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I'm reading Png & Hui on the economics of privacy. (http://128.118.178.162/eps/io/papers/0505/0505007.pdf great review article). Can someone explain the difference between direct and consequential externalities to me? as in:

"Generally, in competitive settings, an improvement in the accuracy of productive personal information may lead the less informed party (seller or employer) to include more or exclude some marginal persons (consumers or workers). This is a consequential externality on some members of the better-informed side of the market. The consequential externality might be positive or negative. "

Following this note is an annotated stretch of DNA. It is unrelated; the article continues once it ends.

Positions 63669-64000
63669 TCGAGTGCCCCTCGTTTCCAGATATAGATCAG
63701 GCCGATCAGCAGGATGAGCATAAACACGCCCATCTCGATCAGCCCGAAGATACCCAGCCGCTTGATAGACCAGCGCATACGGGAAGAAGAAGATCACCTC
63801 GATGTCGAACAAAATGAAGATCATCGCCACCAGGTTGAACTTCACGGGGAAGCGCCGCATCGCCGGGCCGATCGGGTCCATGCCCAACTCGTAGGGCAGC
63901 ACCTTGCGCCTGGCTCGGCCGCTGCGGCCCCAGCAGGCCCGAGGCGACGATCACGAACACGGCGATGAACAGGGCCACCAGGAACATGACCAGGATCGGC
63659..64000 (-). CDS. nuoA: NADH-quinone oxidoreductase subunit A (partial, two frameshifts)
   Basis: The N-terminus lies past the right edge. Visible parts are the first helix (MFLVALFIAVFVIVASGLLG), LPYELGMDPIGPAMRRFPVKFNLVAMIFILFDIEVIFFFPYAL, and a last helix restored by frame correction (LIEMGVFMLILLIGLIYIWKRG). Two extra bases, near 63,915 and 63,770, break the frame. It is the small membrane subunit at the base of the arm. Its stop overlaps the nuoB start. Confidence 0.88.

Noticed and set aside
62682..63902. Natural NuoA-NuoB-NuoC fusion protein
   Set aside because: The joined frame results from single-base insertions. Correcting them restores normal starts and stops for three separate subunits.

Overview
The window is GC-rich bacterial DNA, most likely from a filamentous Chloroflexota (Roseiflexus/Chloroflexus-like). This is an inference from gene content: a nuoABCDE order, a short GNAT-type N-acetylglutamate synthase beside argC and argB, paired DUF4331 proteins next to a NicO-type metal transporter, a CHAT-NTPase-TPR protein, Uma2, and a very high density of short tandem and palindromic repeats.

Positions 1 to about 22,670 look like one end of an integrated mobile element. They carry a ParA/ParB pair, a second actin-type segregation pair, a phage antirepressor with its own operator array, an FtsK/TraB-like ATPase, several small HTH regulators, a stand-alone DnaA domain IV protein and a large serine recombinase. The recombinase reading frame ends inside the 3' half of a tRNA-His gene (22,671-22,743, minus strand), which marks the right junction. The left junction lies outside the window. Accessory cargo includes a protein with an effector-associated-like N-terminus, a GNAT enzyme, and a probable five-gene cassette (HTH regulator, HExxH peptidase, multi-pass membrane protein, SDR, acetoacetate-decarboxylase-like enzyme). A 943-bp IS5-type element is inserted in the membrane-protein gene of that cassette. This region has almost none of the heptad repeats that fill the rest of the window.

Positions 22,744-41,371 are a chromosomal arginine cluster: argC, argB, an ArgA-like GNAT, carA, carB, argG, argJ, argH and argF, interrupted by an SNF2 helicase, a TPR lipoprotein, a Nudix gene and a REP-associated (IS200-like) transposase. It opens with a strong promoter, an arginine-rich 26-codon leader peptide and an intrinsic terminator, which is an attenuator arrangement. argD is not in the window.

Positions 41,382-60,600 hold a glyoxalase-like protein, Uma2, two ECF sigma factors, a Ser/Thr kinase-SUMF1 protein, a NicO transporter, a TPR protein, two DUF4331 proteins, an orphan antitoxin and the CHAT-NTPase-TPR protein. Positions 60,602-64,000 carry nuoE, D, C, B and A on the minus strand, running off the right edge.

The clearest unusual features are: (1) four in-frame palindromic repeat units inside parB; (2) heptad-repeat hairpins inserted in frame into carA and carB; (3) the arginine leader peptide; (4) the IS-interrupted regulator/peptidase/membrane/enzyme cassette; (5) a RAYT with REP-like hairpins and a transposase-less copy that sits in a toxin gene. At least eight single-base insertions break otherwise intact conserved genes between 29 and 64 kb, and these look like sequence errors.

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According to the examples given in the paper, direct externality results from, among other things, unsolicited promotions, while the sources of indirect / consequential externality are price discrimination, etc.

In this sense, the externality on the individuals (whose information is collected and used) is deemed direct if the information about them is used directly back at them (in the form of targeted advertising, for example). In contrast, indirect externality only occurs if the individuals choose to engage in transactions with the firm which has (collected or purchased) their information, and that these transactions make them vulnerable to price discrimination, etc. In other words, externality of this second kind occurs consequently.

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